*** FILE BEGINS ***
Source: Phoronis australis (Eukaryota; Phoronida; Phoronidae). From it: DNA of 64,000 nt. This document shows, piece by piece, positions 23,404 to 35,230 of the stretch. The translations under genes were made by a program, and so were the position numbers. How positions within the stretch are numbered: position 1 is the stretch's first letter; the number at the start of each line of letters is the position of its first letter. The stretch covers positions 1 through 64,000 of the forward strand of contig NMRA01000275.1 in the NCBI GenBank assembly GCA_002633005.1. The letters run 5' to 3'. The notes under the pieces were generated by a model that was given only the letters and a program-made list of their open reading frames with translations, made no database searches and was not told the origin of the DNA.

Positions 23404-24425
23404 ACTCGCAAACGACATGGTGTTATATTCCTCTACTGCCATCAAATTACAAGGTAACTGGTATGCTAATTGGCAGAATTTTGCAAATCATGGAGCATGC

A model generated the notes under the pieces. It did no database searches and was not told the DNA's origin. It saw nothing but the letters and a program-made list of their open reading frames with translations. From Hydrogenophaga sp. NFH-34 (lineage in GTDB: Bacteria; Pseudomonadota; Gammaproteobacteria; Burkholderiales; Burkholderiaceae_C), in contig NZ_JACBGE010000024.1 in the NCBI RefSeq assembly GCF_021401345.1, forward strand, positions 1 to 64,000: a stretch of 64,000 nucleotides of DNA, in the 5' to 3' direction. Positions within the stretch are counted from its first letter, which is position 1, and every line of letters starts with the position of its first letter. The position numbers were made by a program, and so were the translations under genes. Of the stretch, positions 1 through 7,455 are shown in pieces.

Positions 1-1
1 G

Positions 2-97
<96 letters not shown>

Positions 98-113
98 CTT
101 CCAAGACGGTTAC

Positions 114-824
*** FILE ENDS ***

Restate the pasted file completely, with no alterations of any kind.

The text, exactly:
Source: Phoronis australis (Eukaryota; Phoronida; Phoronidae). From it: DNA of 64,000 nt. This document shows, piece by piece, positions 23,404 to 35,230 of the stretch. The translations under genes were made by a program, and so were the position numbers. How positions within the stretch are numbered: position 1 is the stretch's first letter; the number at the start of each line of letters is the position of its first letter. The stretch covers positions 1 through 64,000 of the forward strand of contig NMRA01000275.1 in the NCBI GenBank assembly GCA_002633005.1. The letters run 5' to 3'. The notes under the pieces were generated by a model that was given only the letters and a program-made list of their open reading frames with translations, made no database searches and was not told the origin of the DNA.

Positions 23404-24425
23404 ACTCGCAAACGACATGGTGTTATATTCCTCTACTGCCATCAAATTACAAGGTAACTGGTATGCTAATTGGCAGAATTTTGCAAATCATGGAGCATGC

A model generated the notes under the pieces. It did no database searches and was not told the DNA's origin. It saw nothing but the letters and a program-made list of their open reading frames with translations. From Hydrogenophaga sp. NFH-34 (lineage in GTDB: Bacteria; Pseudomonadota; Gammaproteobacteria; Burkholderiales; Burkholderiaceae_C), in contig NZ_JACBGE010000024.1 in the NCBI RefSeq assembly GCF_021401345.1, forward strand, positions 1 to 64,000: a stretch of 64,000 nucleotides of DNA, in the 5' to 3' direction. Positions within the stretch are counted from its first letter, which is position 1, and every line of letters starts with the position of its first letter. The position numbers were made by a program, and so were the translations under genes. Of the stretch, positions 1 through 7,455 are shown in pieces.

Positions 1-1
1 G

Positions 2-97
<96 letters not shown>

Positions 98-113
98 CTT
101 CCAAGACGGTTAC

Positions 114-824